And what of the game’s first promise: win, win big, lose, you die? Dying in a virtual world doesn’t really mean death in real life — does it?

As Charlie and his friends try to find a way out of the game, they realize they’ve been manipulated into a bigger web they can’t escape: an AI that learned its cruelty from watching us.

God is always watching, and He says when the game is done.

The God Game is due to be published by St. Martin’s Press in North America (January 7th) and Gollancz in the UK (January 9th).

Follow the Author: Website, Goodreads, Twitter

Quick Review: MOSKVA by Jack Grimwood (Penguin/Thomas Dunne)

GrimwoodJ-TF1-MoskvaUKPBA missing girl, and a twisted mystery that reaches back to the last days of the Second World War

‘A riddle wrapped in a mystery inside an enigma…’

January, 1986. A week after disgraced Intelligence Officer Tom Fox is stationed to Moscow the British Ambassador’s fifteen-year-old daughter goes missing. Fox is ordered to find her, and fast. But the last thing the Soviets want is a foreign agent snooping about on their turf. Not when a killer they can’t even acknowledge let alone catch is preparing to kill again…

A Cold War thriller haunted by an evil legacy from the Second World War, Moskva is a journey into the dark heart of another time and place.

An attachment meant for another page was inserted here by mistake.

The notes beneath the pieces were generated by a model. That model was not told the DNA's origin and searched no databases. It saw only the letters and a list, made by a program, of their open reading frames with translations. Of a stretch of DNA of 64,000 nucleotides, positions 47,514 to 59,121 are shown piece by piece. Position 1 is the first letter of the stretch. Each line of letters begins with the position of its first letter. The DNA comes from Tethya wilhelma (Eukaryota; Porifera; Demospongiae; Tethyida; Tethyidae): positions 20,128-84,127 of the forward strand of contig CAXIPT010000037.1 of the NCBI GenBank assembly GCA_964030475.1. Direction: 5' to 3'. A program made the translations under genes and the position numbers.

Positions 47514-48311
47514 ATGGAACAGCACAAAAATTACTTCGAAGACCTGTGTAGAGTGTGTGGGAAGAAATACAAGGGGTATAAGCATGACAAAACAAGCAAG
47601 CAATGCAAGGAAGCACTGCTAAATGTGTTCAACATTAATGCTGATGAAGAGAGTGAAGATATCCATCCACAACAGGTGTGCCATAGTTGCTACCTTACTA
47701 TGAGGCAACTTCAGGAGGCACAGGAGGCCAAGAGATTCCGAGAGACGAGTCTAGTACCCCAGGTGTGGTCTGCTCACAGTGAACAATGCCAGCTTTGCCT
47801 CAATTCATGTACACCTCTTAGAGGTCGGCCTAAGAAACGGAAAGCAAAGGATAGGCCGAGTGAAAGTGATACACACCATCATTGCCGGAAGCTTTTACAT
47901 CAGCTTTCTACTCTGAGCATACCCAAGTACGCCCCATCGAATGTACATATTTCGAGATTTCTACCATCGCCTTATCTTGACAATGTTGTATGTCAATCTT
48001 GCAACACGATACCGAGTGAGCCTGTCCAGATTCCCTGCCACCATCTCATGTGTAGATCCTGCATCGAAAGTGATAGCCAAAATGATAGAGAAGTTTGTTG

Exiled to Moscow after making a mistake in Northern Ireland, Tom Fox is supposed to be writing a report on the stubborn of religion in Soviet Russia. He doesn’t want to be there, but he can speak Russian and he is an experienced researcher. Very quickly, however, he gets roped into finding the British ambassador’s missing daughter. What follows is a twisty investigation through the Russian underground and corrupt echelons of the Muscovite elite, with roots in the Second World War. This is the first novel in a gripping new series. I really enjoyed it. Continue reading

Very Quick Review: Terry McCaleb in Michael Connelly’s BOSCH Universe (Orion/Little, Brown)

ConnellyM-McCalebNovelsUK

I’ve recently been blitzing my way through Michael Connelly’s excellent novels in the “Heironymous Bosch Universe” — those that star the eponymous detective, and also those starring the characters who have cycled in and out of Bosch’s orbit over the course of the series. I tend to focus my reviews on either upcoming, new or fairly-recently-published books. However, Connelly’s crime novels have so taken over my imagination and reading time this past month (eight since the beginning of June), that I decided I should put something together for CR. In this post, I take a quick look at the novels featuring Terry McCaleb. Continue reading

Interview with TOM CHATFIELD

ChatfieldT-AuthorPic C Lewis KhanLet’s start with an introduction: Who is Tom Chatfield?